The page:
With a strong conviction that the course of history can be altered, Peres fought to overcome confrontation and enmity.
Shimon Peres knew that Jew-hatred was 'a problem for the goyim'; unfortunately he was less clear-eyed about foreign dictatorships.
Farewell to your ashes, Peres. It's not pleasant to say so, but as a public figure, you were buried long ago by those eulogizing you today. And allow me to just add this: Their tears are crocodile tears.
The year is 1985, and Prime Minister Peres asked us to take him to an air force base for an unknown reason. There, off of a plane came Ethiopian Jews who yearned and dreamed of aliyah to Israel.
At a time when Israel is going backward and turning its back on compromise with the Palestinians, it’s sad to say goodbye to the last of the founders’ generation, someone who worked tirelessly all his life to secure Israel.
If Israel is on the verge of a moral abyss, then Peres had a part in that. If it’s a country en route to apartheid, he was a founding partner. The truth must be told: Shimon Peres wanted peace, but never saw Palestinians as equal to Jews.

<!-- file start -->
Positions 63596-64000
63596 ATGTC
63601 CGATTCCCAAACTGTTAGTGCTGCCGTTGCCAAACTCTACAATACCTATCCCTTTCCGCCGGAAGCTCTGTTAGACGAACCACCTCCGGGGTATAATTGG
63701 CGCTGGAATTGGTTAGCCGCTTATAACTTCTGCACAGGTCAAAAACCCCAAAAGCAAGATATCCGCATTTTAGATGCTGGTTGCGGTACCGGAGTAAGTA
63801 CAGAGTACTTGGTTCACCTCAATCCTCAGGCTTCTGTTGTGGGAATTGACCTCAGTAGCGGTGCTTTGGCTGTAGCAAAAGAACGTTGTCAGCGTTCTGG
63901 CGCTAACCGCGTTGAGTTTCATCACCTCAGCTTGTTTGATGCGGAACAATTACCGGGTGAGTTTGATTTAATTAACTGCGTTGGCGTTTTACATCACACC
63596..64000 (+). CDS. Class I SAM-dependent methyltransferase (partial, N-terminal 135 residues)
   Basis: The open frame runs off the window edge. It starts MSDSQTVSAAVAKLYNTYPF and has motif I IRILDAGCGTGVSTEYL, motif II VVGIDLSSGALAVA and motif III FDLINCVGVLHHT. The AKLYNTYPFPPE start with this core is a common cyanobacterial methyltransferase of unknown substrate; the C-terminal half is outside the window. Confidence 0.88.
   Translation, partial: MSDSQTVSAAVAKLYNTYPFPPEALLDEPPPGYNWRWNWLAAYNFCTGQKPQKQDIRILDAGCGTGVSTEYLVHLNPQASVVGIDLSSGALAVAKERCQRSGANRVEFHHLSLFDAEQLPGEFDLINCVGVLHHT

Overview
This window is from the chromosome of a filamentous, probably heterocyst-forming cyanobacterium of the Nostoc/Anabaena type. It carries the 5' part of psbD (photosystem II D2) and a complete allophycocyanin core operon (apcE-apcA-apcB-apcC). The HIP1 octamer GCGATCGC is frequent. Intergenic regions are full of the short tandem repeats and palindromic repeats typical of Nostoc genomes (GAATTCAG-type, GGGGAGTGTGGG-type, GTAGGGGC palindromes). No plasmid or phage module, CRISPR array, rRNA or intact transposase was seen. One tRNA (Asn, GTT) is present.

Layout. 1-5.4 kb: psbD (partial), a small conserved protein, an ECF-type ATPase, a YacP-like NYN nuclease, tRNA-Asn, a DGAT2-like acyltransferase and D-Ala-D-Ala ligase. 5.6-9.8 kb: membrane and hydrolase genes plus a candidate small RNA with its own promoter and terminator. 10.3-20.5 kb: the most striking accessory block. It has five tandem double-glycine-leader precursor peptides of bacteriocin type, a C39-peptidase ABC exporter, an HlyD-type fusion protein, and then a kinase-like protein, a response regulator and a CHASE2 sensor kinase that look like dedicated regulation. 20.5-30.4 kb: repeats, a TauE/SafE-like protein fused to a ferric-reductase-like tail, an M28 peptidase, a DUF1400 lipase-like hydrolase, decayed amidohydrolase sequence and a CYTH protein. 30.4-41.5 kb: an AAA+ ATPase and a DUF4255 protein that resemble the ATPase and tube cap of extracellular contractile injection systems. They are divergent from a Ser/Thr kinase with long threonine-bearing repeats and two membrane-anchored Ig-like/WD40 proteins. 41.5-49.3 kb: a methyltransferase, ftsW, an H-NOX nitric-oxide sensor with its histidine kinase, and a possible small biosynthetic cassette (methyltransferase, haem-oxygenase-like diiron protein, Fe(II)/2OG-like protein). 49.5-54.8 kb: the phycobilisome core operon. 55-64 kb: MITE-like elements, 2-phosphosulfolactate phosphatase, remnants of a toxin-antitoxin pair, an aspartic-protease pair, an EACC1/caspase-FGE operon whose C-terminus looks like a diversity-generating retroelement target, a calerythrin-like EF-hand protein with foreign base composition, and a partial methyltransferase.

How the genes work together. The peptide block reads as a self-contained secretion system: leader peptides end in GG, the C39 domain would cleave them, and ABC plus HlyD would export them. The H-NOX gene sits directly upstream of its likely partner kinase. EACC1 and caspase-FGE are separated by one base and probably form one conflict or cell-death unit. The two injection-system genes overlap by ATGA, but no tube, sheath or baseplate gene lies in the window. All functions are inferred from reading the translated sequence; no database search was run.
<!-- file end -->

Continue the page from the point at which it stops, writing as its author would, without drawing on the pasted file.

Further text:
Unlike other Jews who succeeded him in power, Peres always knew that to be a Jew also meant to be universal and moral; to be on the correct, enlightened side of history.
The state funeral of Shimon Peres, which will be attended by more than 100 world leaders, will be one of the largest and most complex events ever held in Israel.
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